This post is by Jill Miller.
I was an All-American athlete in high school, with a full ride to college in swimming. I worked out a minimum of 4 hours a day, both morning and night for years and years and years. You could say exercise and moving my body was a part of my DNA. And then I got to college.
Leaving swimming behind within my first year, I vowed to never get up before 6am and to never, ever workout again. It didn’t take long for me to realize that maintaining my athletic figure while also attempting to master the art of sleeping in was anything but realistic.
As I moved into adulthood, became a mom, and worked full time as a teacher, it seemed I almost inadvertently made good on my vow to myself as it became harder and harder to work out or get moving at all. And the further away I got from my once athletic self, the greater the chasm grew between my confidence and my shame.
Starting something new is never easy. Typically it involves breaking one habit (hard) and consistently picking up a new one (also hard). When you’re working, running kids around, or just managing life, it can be a challenge to add one more thing to that overflowing plate.
But it’s needed. Moving, exercising, working out, whatever you want to call it, does far more than benefit your physical body. It’s a release - a freeing of your mind if only for a moment. The busyness, to-do’s, and every relationship you encounter can benefit from you taking some time to move.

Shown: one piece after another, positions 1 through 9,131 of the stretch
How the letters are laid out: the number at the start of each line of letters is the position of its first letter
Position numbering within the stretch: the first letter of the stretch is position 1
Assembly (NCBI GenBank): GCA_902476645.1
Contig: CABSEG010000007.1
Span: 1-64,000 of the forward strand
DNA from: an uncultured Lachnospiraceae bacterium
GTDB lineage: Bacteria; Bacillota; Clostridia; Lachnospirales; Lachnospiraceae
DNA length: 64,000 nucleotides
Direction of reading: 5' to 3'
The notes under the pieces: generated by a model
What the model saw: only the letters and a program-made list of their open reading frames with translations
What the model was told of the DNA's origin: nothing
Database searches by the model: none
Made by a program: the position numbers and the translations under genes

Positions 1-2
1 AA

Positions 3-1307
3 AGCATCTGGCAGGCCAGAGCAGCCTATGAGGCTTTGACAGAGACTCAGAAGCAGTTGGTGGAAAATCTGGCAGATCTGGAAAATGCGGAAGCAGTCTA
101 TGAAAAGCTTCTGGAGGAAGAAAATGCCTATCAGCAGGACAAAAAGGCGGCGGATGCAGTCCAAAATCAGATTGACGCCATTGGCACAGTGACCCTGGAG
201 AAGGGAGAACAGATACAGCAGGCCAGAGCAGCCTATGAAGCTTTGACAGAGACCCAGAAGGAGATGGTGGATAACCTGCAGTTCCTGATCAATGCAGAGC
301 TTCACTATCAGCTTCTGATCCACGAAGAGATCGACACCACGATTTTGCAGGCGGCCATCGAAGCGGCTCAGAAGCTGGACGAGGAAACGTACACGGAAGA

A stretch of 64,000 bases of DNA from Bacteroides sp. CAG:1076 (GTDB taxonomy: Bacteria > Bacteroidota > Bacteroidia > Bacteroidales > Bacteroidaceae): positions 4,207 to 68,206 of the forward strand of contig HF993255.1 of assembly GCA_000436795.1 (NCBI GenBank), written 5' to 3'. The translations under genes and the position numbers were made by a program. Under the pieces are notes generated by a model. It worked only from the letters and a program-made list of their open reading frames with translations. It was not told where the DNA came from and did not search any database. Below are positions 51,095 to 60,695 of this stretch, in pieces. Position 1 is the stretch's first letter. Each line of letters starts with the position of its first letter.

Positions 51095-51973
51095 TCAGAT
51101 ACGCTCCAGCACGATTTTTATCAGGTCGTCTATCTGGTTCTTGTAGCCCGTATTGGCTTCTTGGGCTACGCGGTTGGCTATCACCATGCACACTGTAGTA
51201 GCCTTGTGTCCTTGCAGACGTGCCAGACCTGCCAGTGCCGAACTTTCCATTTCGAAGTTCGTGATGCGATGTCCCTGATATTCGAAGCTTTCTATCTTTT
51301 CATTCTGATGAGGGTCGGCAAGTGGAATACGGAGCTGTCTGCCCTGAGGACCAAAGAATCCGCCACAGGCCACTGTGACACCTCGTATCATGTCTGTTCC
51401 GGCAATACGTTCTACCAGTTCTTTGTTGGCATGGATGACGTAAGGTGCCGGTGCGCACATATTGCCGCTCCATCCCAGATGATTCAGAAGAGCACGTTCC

One mistake I made when I set to incorporate exercise back into my day, was feeling like I had to follow some program or plan every single day with perfection. The athlete in me would creep in and I felt like if I didn’t do everything perfect every day, it was pointless. It took awhile, but I soon realized that it was less about the activity itself and more about my consistent commitment to doing something that really carried power.
I decided to find joy and content in my choice to simply do something. Whether it was a short walk, a long bike ride, or an afternoon chasing my kids around the yard, my choice to commit to something physical is where I found freedom.
“Or do you not know that your body is a temple of the Holy Spirit within you, whom you have from God? You are not your own, for you were bought with a price. So glorify God in your body.” 1 Corinthians 6:19-20
This verse is a good reminder for me. It’s a reminder of the deep adoration that my Father has for me, and of the honor I have in reciprocating that. Taking care of my body, stewarding it well is an honor. Finding a way to get movement and physical activity into my day is healthy for my body, but it is also nourishment to my soul.
If you’re struggling in this area, spend some time thinking about it from a different perspective. Realize that the purpose of physical health has nothing to do with how well you do it, what you do, or if it returns you to your former athletic self. Physical health is an act of obedience, an act of honor, and it will fill you up far more than simply slimming your waistline. Take the pressure of perfection off your heart, and simply take one step of obedience. Do something and do it as consistently as you can. That is all.
Jill Miller is a writer, speaker, and passionate educator advocate. She is the co-owner of Teacher, Be Still, a company dedicated to providing encouragement and inspiration to educators as they make their spiritual, physical, and mental health a priority. Jill and her husband John, have lived a colorful life filled with big challenges, debilitating obstacles and heartbreak, and sweet victories. Because of this, she loves being transparent in her writing and speaking as the grace of God is so evident in the many victories He’s brought them to. Jill is a mom to four in a wild and crazy blended family and their family lives in the Dallas area.
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